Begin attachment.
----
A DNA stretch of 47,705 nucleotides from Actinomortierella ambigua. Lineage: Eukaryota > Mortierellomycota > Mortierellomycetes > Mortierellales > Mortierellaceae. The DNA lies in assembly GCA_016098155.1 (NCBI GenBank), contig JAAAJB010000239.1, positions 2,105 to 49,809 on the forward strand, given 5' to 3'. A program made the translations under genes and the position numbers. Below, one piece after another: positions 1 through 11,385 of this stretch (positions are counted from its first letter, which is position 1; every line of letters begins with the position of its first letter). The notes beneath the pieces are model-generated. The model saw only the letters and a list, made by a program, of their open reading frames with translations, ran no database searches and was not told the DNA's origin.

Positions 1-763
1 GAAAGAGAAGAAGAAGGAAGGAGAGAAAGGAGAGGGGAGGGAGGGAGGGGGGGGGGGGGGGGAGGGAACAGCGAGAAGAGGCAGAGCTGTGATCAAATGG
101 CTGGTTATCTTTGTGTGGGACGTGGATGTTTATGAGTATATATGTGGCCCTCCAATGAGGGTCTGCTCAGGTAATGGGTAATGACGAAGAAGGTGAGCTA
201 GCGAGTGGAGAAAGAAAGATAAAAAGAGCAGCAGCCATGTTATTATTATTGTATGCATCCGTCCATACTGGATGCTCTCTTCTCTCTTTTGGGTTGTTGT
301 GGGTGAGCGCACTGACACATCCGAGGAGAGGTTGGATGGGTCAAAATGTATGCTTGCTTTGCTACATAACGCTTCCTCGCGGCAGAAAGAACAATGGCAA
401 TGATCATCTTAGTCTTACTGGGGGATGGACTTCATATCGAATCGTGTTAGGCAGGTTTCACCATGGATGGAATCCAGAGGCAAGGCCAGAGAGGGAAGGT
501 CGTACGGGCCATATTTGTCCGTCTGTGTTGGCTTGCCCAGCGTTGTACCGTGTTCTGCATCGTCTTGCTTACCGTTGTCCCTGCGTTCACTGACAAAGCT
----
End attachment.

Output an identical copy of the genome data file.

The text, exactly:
A DNA stretch of 47,705 nucleotides from Actinomortierella ambigua. Lineage: Eukaryota > Mortierellomycota > Mortierellomycetes > Mortierellales > Mortierellaceae. The DNA lies in assembly GCA_016098155.1 (NCBI GenBank), contig JAAAJB010000239.1, positions 2,105 to 49,809 on the forward strand, given 5' to 3'. A program made the translations under genes and the position numbers. Below, one piece after another: positions 1 through 11,385 of this stretch (positions are counted from its first letter, which is position 1; every line of letters begins with the position of its first letter). The notes beneath the pieces are model-generated. The model saw only the letters and a list, made by a program, of their open reading frames with translations, ran no database searches and was not told the DNA's origin.

Positions 1-763
1 GAAAGAGAAGAAGAAGGAAGGAGAGAAAGGAGAGGGGAGGGAGGGAGGGGGGGGGGGGGGGGAGGGAACAGCGAGAAGAGGCAGAGCTGTGATCAAATGG
101 CTGGTTATCTTTGTGTGGGACGTGGATGTTTATGAGTATATATGTGGCCCTCCAATGAGGGTCTGCTCAGGTAATGGGTAATGACGAAGAAGGTGAGCTA
201 GCGAGTGGAGAAAGAAAGATAAAAAGAGCAGCAGCCATGTTATTATTATTGTATGCATCCGTCCATACTGGATGCTCTCTTCTCTCTTTTGGGTTGTTGT
301 GGGTGAGCGCACTGACACATCCGAGGAGAGGTTGGATGGGTCAAAATGTATGCTTGCTTTGCTACATAACGCTTCCTCGCGGCAGAAAGAACAATGGCAA
401 TGATCATCTTAGTCTTACTGGGGGATGGACTTCATATCGAATCGTGTTAGGCAGGTTTCACCATGGATGGAATCCAGAGGCAAGGCCAGAGAGGGAAGGT
501 CGTACGGGCCATATTTGTCCGTCTGTGTTGGCTTGCCCAGCGTTGTACCGTGTTCTGCATCGTCTTGCTTACCGTTGTCCCTGCGTTCACTGACAAAGCT